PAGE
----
Many American V-twin motorcycles on the road utilize a wet primary drive system. The oil within a wet primary case is tasked with cooling and lubricating the critical components housed inside. In Sportster/Buell applications the primary oil is also shared with the transmission. Primary oil tends to become quite dirty since several of the internal components are wearable. Once this contamination becomes excessive, the oil’s ability to do its job is compromised. This is why primary oil should be changed at the recommended intervals (typically 5,000 or 10,000 miles) at the very least. A bike that is ridden hard should have this oil changed a bit more frequently.
Changing primary oil is a rather uniform procedure and will not vary much between generations or models. Torque specifications, tools utilized, gaskets, specified oil and capacity will be what varies. The specific service information for a given primary can be found rather easily. There are two phases to a primary oil change which can be universally applied to the majority of wet primary configurations.
The first phase of the process is to drain the old oil. (The primary oil should be drained when warm whenever possible. A good warm up period followed by a one mile test ride should be sufficient to warm the oil. Upon returning, allow the bike to cool for a few minutes before you start the process.) Then, begin by getting the bike level. Remove both the clutch (aka derby) cover and the primary drain plug. The presence of fine, metallic particles on the magnetic tip of the plug is completely normal. Should you notice any abnormal particles or shavings on the plug, it would be wise to remove the primary cover for further inspection. If the particle accumulation is not concerning, simply clean the plug and prep it for installation.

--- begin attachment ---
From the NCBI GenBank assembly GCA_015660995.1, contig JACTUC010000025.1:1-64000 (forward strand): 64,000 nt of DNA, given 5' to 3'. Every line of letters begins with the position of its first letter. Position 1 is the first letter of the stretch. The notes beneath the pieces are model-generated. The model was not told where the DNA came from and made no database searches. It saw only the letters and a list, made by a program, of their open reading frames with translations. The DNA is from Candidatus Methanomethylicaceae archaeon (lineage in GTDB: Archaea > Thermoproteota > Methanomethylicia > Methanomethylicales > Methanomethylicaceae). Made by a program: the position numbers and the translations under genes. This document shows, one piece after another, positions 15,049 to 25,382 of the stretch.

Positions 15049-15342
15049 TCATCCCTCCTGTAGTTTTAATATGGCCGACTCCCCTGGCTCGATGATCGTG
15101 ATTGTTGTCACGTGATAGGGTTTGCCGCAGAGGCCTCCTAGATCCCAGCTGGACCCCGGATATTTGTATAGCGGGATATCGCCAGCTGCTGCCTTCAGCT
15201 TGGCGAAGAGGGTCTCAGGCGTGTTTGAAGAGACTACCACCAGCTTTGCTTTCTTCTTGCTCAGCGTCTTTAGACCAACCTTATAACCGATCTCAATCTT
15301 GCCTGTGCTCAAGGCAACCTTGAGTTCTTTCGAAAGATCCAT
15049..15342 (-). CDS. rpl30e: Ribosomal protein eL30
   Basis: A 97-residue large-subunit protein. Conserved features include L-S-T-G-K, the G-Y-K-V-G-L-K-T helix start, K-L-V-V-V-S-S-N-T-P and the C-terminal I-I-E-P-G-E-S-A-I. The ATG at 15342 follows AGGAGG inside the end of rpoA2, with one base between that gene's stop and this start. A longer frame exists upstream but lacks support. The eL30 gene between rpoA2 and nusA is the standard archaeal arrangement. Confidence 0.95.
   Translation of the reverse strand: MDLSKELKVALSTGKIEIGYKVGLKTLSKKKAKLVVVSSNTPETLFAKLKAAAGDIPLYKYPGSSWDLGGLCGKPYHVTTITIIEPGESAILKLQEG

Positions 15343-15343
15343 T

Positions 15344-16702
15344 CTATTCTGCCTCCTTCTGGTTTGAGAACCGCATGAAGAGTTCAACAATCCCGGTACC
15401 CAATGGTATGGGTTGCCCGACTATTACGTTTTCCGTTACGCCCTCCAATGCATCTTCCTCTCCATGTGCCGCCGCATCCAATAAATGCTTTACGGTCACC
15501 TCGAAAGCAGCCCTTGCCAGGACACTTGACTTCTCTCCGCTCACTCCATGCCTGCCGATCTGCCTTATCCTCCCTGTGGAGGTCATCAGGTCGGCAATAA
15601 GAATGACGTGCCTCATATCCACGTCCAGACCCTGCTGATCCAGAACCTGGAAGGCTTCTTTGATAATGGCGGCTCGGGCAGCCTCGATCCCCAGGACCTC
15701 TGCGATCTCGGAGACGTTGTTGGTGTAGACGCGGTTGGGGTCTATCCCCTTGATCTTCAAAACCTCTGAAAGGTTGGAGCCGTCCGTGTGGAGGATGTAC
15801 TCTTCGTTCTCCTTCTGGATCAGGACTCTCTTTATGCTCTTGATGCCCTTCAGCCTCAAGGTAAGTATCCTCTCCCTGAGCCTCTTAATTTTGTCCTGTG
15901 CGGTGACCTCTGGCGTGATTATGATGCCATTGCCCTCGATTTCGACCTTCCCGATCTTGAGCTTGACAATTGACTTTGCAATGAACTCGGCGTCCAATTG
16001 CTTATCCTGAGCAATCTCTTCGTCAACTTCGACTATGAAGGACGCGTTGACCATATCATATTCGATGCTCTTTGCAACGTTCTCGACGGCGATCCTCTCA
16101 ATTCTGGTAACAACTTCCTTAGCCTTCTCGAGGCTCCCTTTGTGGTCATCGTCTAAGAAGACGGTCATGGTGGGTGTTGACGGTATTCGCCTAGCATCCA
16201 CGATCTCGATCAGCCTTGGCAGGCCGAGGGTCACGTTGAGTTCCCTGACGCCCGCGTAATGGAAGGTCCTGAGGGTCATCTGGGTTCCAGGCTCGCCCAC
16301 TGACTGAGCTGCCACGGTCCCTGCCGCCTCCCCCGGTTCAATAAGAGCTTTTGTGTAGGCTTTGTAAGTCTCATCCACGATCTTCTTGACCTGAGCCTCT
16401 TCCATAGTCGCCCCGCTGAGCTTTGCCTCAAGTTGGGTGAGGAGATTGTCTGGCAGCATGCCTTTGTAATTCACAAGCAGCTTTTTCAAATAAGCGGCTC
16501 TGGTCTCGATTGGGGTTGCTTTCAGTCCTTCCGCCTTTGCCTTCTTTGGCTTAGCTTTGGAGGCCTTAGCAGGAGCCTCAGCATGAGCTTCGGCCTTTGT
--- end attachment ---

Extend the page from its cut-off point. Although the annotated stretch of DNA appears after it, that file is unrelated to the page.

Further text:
You will want to install a new o-ring or apply fresh sealant onto the plug depending upon which style plug you have. Allow the oil to drain to a slow drip before moving on any further. If the bike you are working on is equipped with a cable actuated clutch this would be an ideal time to check its adjustment. Also consider checking the primary chain tension at this point if the primary housing is equipped with a chain inspection cover.
The second phase of the process is to refill the primary with fresh oil. Install the drain plug and torque it to the appropriate specification. Fill the primary with the correct amount of the specified primary oil. If you are unsure of how much oil to add don’t sweat it. There is a little hack you can use to ensure you add a sufficient amount. Simply fill the primary until the oil touches the bottom of the clutch diaphragm spring. Clean any oil or residue off of the gasket mating surfaces. Install the clutch cover with a new gasket. Torque the clutch cover bolts to specifications using the proper sequence. The torque sequence will vary based upon the number of bolts used to secure the cover.
Minor variables aside, that is all there is to changing primary oil. Certain things are best kept dirty. Primary oil, or any oil for that matter, is not one of them. Keep your oil clean and your throttle twisted.
Tinker, Shred, Destroy, Repeat